A Closer Look at Opening Doors - Spotlight on Changing of the Goal of Ending Chronic Homelessness

To accompany the release of Opening Doors, as amended in 2015, we will be taking a closer look at each of the four key updates to the document this week. We’ll be sharing comments from partners, community members, and the USICH staff on how the updates are impacting their daily work, helping to prevent and end homelessness across America, as well as highlight the key changes around the updated topic.

Spotlight on Changing of the Goal of Ending Chronic Homelessness

“The national goal and deadline for ending chronic homelessness set by Opening Doors enabled states like Utah to generate the momentum and energy needed to achieve our goal. And if Utah can do it, anyone can do it. Moving the target date for ending chronic homelessness in 2017 still gives states, counties, and cities the hard deadline they need to cultivate champions and re-purpose existing resources, while securing additional resources needed to achieve the goal. 

– Lloyd Pendleton, Former Director, Homeless Task Force, State of Utah

Among people experiencing homelessness, there is a subset of individuals who experience homelessness for long periods of time, and/or in repeated episodes over many years—people experiencing chronic homelessness. These men and women commonly have a combination of challenges including mental health problems, substance use disorders, and complex health conditions that worsen over time and often lead to an early death. Studies have found that people experiencing chronic homelessness cost the public between $30,000 and $50,000 per person per year through their repeated use of emergency rooms, hospitals, jails, psychiatric centers, detox and other crisis services, the  use of which make little improvements to their health and well-being. Given the cost it bears in human lives and public dollars, ending chronic homelessness is a moral and fiscal imperative.  

The solution to end chronic homelessness is permanent supportive housing, which combines affordable housing with tailored, supportive services. This combination of housing and support helps people achieve housing stability, connections to care, and improved health and social outcomes.

When Opening Doors was released in 2010, the Plan set forth a goal to finish the job of ending chronic homelessness in 5 years. To achieve this goal, the Administration has been working to bring the supply of permanent supportive housing to scale, but due in large part to a lack of Congressional support for the expansion of permanent supportive housing, we will not finish the job of ending chronic homelessness nationally in 2015. The newly amended Opening Doors adjusts the timeline of that goal to 2017, which is the timeframe in which the goal can be achieved nationally if Congress funds the resources requested in the President’s FY 2016 Budget, which would create 25,500 additional units of permanent supportive housing. This permanent supportive housing supply is necessary to help every person currently experiencing chronic homelessness quickly exit homelessness and to ensure that no person with disabling conditions has to experience chronic homelessness.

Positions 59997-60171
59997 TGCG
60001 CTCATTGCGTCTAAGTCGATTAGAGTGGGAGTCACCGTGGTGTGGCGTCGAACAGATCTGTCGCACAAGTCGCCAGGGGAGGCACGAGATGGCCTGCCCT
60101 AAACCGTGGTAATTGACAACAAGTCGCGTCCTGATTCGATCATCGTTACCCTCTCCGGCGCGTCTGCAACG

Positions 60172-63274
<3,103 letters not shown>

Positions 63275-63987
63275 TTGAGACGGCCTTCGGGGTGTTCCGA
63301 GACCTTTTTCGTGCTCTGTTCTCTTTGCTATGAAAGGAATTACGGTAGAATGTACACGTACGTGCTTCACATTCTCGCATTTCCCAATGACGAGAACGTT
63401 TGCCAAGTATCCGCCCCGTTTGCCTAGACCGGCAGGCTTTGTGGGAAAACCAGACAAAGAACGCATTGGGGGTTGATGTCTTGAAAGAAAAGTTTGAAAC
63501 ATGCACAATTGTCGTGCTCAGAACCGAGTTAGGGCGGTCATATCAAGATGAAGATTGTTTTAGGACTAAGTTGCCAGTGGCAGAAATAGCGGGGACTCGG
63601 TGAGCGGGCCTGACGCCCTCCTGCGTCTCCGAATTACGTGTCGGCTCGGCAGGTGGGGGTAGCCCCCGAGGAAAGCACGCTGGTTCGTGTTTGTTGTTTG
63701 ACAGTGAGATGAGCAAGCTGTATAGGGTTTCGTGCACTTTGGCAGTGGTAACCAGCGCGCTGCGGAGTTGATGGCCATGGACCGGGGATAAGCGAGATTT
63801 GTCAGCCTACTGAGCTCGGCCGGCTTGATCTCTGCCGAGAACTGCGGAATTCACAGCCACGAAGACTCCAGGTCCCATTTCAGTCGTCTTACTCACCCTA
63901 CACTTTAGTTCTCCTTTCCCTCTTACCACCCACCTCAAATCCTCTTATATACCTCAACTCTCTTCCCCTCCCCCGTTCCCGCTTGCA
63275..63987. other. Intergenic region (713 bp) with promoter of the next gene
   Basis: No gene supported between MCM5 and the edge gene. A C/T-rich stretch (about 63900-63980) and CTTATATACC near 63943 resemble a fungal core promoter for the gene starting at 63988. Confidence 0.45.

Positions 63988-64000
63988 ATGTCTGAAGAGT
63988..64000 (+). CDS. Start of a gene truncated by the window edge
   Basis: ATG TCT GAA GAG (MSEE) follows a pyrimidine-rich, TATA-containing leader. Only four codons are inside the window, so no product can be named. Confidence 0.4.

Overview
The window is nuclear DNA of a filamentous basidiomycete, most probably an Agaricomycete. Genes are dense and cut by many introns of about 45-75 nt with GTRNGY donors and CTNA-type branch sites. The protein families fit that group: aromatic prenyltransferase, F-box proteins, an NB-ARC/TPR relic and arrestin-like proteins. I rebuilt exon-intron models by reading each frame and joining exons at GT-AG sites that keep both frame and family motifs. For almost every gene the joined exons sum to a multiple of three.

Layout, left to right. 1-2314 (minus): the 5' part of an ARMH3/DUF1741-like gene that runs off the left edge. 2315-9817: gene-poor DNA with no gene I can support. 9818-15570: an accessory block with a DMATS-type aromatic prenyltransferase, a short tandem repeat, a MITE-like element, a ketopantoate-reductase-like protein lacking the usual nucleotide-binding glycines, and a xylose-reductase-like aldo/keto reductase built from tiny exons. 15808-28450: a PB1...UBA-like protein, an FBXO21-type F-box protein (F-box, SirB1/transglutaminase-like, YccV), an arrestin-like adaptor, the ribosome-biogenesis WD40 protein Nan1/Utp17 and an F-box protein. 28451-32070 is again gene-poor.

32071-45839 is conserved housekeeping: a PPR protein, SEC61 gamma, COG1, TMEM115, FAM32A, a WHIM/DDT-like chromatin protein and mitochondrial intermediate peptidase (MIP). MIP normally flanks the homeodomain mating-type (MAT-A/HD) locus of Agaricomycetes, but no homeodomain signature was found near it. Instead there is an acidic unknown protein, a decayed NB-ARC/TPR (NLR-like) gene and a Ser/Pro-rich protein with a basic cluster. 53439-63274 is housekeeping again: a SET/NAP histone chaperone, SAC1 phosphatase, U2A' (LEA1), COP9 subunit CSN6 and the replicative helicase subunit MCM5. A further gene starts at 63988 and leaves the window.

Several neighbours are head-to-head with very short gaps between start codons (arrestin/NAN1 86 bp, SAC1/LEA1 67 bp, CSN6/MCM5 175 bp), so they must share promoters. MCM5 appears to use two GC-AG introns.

This change reflects the need for additional resources to achieve this goal nationally, although we urge states and communities able to achieve the goal with current resources to continue to act with urgency. This Administration is committed to working with every community to end chronic homelessness as quickly as possible.

View Opening Doors, as amended in 2015.

View the section-by-section Summary of Changes

Additional resources on preventing and ending chronic homelessness:

Having spent years working to achieve the goals of Opening Doors, and countless hours working on the 2015 Amendment, we asked the staff of USICH to share their thoughts on what the Plan and its recent updates mean to them:

While all people experiencing homelessness are of equal importance, the group that I have worked with the most, first-hand, are those experiencing chronic homelessness. I found this section in the newly amended Opening Doors to be closest to my heart. Opening Doors describes how to end homelessness for this group and sets a goal for when this can be accomplished. However, they also eloquently and judiciously discuss the broad spectrum of the conditions faced by this population, which I found to be an equally incredible achievement.

–Jenny Klein, Program Assistant

It’s has been an honor serving with the Council for over 10 years now. When I first joined USICH in 2005, we had an intense focus on the adoption of 10-year plans and chronic homelessness and the fact that permanent supportive housing, based on research and evidenced-backed practices, was relatively inexpensive compared to less proactive methods of sheltering and other reactive forms of addressing homelessness. 

Since then, I’ve seen the work of the Council greatly expand due to the drafting and adoption of Opening Doors in 2010. I have witnessed, first-hand, the shift to a more comprehensive focus on this issue, and the increase in the engagement of partners/stakeholders—from people experiencing homelessness to the civil servants who passionately and tirelessly work on this issue. We now have a solid method through which we’ve gathered the wide-spread support from across the nation at every level necessary to move the needle on homelessness and also against which we measure our progress and make adjustments reality calls for.

–Darren Franklin, Director, Finance and Administration

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